A HUDDERSFIELD police inspector has more than 20 years’ experience putting people behind bars.
But now Phil Ounsley has gone behind bars himself – as a cage fighter.
And criminals had better watch out as he won his first major Mixed Martial Arts (MMA) title on Sunday.
Phil, 40, a dad of two, went into the cage at Hull’s Gemtec Arena for a professional British middleweight bout in the 10th Legion Fighting Championship.
He took a matter of minutes to defeat opponent, boxer Gary Savage, with a painful-sounding rear naked choke hold to take home the middleweight British title .
Phil, of Thornhill, said: “It was a relief as much as anything. I was very nervous and there was a lot riding on it. I was up against a very dangerous guy, so I was elated to win.
“My tactics were simply to keep my head on my shoulders and take the fight to the ground where I thought I would have the advantage.Things went to plan and I submitted him several minutes into the first round.”
Phil trains in boxing, wrestling, judo and jujitsu at Caged Steel, a specialist MMA facility in Dewsbury.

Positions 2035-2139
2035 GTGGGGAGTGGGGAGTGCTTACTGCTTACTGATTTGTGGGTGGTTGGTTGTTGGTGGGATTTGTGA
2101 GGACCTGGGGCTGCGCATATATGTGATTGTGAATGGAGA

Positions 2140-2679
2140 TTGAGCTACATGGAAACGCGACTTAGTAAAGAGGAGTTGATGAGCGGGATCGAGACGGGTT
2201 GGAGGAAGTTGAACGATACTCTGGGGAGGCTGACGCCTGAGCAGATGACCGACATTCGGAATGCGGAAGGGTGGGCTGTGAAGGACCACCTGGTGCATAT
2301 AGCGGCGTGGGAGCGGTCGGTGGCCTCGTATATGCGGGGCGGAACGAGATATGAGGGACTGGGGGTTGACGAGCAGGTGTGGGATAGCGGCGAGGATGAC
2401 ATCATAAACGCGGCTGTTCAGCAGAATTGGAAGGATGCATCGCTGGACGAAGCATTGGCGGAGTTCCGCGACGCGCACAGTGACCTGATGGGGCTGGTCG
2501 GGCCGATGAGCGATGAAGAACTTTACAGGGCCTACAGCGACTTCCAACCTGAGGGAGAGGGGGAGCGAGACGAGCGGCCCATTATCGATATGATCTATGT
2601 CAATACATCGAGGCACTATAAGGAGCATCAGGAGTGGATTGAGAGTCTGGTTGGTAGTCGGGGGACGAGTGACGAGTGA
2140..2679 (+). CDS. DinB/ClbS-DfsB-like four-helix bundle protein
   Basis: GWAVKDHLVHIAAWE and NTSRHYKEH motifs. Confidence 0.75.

He has been with West Yorkshire Police for 23 years but has always been passionate about sports when out of uniform.
A keen rugby player and rower, he also won the 2007 World Coal Carrying Championships in Gawthorpe, near Wakefield, and last year took part in the TV game show Gladiators.
He had to get permission from the police force to take up mixed martial arts.
The sport is a freestyle fighting discipline, combining strikes with fists, knees, and elbows as well as kicks.
It also involves wrestling and judo moves and submissions in the form of chokes and joint-locks.
Phil, who was able to call on skills learned in boxing and judo as a child, said: “About 15 years ago, mixed martial arts had a bad reputation, but it’s become a lot more mainstream and is a controlled, supervised sport.
“I’ve played just about every sport you can think of, but nothing comes close to the adrenaline rush you get from mixed martial arts.
“For me it is the ultimate challenge – going one-to-one and pitting your wits and athletic ability against a similar minded person.”
He has won all but one of his nine fights so far, but said he had no plans to quit the day job.
“There’s not a lot of money in it at the moment,” he said.
But his latest victory should send a warning shot to other officers when he heads to Nottingham in November to represent West Yorkshire Police in the Police National Submission Grappling Competition.